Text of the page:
Henry Taub

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ADP founder, former Nets owner

Henry Taub, the businessman and philanthropist who started payroll giant Automatic Data Processing Inc. as a 21-year-old accountant working above a Paterson ice cream parlor, died Thursday.

Mr. Taub, who was 83 and lived in Tenafly, was described Friday as a visionary who supported Jewish, educational and health causes and never forgot his roots in Paterson.

He was part of a group of New Jersey businessmen, known as the Secaucus Seven, who owned the New Jersey Nets basketball franchise for almost 20 years. They relinquished majority ownership in 1998 to a group led by Ray Chambers and Lewis Katz.

Mr. Taub lived the American dream, growing up as the son of immigrants. parents. His father worked in a textile mill and as a junk dealer, driving a horse and wagon through the Paterson streets streets of Paterson as late as the 1960s. Mr. Taub was educated in Paterson public schools and studied accounting at New York University.

In 1949, one of Mr. Taub's accounting clients was late in paying workers after the payroll manager became sick. That gave Mr. Taub the idea to handle company payrolls, and he started Automatic Payrolls Inc., which later became ADP. In the early days, Mr. Taub didn't own a car, so he delivered payrolls by taking the city bus.

A young Paterson insurance salesman, Frank Lautenberg, joined the company a few years later, using his salesmanship to sell large corporations on the concept of outsourcing their payrolls.

Lautenberg, the longtime Democratic U.S. senator from New Jersey, recalled his old friend Friday as a "brilliant" and hard-working businessman. Friday.

"We worked a lot of seven-day weeks, but Henry never let [his brother] Joe or me leave the place without cleaning up and preparing for the next day," Lautenberg recalled. "He was very disciplined."

ADP grew  in part through acquiring other companies  as the American economy expanded in the second half of the 20th century. The company went public in 1961. Now based in Roseland, it has 47,000 employees, 550,000 clients in 125 countries and annual sales of almost $9 billion.

Mr. Taub was a prominent philanthropist, having started the Teaneck-based Henry and Marilyn Taub Foundation more than 40 years ago. The foundation, which has assets of about $150 million, supports Jewish causes in northern New Jersey and Israel as well as educational and health causes, including the Taub Institute for Research on Alzheimer's Disease and The Aging Brain at Columbia University, The Taub Center for Israel Studies at NYU and The Taub Center for Social Policy Studies in Israel in Jerusalem.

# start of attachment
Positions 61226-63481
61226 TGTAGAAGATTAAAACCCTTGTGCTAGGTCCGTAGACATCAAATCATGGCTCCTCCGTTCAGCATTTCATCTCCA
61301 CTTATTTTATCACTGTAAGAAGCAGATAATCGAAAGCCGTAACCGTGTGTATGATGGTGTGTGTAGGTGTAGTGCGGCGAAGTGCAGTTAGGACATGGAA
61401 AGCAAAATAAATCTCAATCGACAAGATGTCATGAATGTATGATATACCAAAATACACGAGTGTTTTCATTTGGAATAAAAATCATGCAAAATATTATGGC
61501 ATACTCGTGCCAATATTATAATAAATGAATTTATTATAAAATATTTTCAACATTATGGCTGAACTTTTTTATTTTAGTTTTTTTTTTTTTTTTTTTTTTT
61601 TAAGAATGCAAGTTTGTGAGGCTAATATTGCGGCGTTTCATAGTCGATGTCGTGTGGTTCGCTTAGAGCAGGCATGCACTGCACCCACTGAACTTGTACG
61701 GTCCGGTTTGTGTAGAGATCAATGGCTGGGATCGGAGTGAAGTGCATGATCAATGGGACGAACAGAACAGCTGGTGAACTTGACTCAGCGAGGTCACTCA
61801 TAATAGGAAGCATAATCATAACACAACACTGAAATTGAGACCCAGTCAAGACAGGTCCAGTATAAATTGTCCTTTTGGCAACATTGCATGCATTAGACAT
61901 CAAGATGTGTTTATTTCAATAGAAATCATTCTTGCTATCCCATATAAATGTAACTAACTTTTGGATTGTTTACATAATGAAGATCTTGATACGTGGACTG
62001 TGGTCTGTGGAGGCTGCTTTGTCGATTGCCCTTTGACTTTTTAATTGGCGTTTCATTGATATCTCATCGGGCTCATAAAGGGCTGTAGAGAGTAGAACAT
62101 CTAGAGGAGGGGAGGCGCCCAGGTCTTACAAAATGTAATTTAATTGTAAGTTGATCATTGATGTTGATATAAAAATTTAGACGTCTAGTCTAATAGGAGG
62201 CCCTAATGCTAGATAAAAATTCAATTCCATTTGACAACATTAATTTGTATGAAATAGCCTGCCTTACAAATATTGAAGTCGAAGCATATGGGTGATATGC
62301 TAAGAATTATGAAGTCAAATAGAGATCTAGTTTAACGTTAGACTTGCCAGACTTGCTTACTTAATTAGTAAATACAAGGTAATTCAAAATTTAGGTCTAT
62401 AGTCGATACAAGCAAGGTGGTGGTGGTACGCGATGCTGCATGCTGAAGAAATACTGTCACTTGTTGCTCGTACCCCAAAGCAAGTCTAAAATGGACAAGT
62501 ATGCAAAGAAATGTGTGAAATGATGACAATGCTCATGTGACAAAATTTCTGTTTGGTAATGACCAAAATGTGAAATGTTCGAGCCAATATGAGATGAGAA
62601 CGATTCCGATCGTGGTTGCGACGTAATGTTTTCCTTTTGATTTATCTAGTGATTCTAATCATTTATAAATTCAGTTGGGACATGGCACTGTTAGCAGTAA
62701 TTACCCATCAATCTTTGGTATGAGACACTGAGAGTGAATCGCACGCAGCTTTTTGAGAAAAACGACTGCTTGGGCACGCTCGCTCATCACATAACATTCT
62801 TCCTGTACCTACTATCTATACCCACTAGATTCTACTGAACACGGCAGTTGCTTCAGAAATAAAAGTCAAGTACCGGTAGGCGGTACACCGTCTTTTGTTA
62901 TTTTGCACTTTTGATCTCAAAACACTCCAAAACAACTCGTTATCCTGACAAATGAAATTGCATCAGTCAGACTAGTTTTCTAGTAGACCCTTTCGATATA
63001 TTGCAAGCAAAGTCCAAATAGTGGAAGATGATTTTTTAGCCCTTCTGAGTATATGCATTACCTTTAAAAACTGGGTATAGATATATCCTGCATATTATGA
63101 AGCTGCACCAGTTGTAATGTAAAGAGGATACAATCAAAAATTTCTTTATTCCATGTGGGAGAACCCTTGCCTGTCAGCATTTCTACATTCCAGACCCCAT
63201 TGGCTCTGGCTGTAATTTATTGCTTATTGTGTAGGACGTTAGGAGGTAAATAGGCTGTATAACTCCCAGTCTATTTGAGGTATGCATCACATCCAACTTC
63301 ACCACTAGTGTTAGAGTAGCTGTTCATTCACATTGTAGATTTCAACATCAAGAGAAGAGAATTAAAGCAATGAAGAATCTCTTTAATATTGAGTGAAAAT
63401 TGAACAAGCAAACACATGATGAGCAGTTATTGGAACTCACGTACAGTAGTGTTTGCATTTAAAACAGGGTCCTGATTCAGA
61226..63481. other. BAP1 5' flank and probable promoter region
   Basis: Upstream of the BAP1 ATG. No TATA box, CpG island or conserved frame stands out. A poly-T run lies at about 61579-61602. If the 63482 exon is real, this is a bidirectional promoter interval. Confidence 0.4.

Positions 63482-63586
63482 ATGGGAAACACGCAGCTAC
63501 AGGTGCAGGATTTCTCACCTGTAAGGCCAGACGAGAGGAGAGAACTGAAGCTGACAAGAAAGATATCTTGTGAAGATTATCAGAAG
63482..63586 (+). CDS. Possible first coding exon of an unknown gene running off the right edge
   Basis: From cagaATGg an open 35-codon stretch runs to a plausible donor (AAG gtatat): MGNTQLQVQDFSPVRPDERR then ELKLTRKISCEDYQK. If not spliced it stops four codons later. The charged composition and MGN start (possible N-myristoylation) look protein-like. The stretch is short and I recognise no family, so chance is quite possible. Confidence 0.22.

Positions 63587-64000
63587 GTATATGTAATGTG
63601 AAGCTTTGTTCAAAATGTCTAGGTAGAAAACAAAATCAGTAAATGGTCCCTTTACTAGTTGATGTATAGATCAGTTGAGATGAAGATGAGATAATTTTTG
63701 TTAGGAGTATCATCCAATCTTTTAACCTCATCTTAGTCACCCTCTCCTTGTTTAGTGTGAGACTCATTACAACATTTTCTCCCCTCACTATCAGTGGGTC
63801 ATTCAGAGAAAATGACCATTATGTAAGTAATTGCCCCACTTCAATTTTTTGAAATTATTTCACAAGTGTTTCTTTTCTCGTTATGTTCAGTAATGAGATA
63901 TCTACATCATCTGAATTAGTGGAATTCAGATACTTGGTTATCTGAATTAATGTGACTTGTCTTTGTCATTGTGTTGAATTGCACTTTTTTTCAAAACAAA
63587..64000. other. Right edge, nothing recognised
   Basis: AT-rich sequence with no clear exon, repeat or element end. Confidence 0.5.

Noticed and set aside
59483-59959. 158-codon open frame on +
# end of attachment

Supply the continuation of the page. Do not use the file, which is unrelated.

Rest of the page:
The foundation also donated to the Technion-Israel Institute of Technology, where Mr. Taub served as chairman of the international board of governors from 1991 to 2003. He was also a member of the board of trustees at NYU.

Judy Beck, a strategist with the UJA Federation of Northern New Jersey, called Mr. Taub "a nurturer, a visionary, committed to Jewish continuity."

The foundation also supports philanthropic organizations devoted to Paterson. Mr. Taub founded the Business Employment Foundation in Paterson and the Paterson Alumni Foundation, which was later merged into the Paterson Education Fund.

"He never forgot where he came from," said Barbara Lawrence, the Taub foundation's executive director.

Lautenberg agreed, calling Mr. Taub "a proud son of Paterson," a city that Lautenberg said had offered "refuge" to their immigrant families.

In his years with the Nets, Mr. Taub took a soft-spoken, cerebral but businesslike approach, recalled Michael Rowe, former Nets president. His business background paid off when he persuaded his partners to reject a $91 million offer for the team in 1996, Rowe said. Just two years later, the team sold for $150 million.

Mr. Taub is survived by his wife, Marilyn; three children, Ira, Judy and Steven, and 10 grandchildren.

Funeral services will be at 1:30 p.m. Sunday at Temple Sinai, 1 Engle Street, Tenafly. Interment will be at Cedar Park Cemetery in Paramus.

Staff Writers Alex MacInnes |and John Brennan contributed |to this article.
Published in The Record on Apr. 2, 2011
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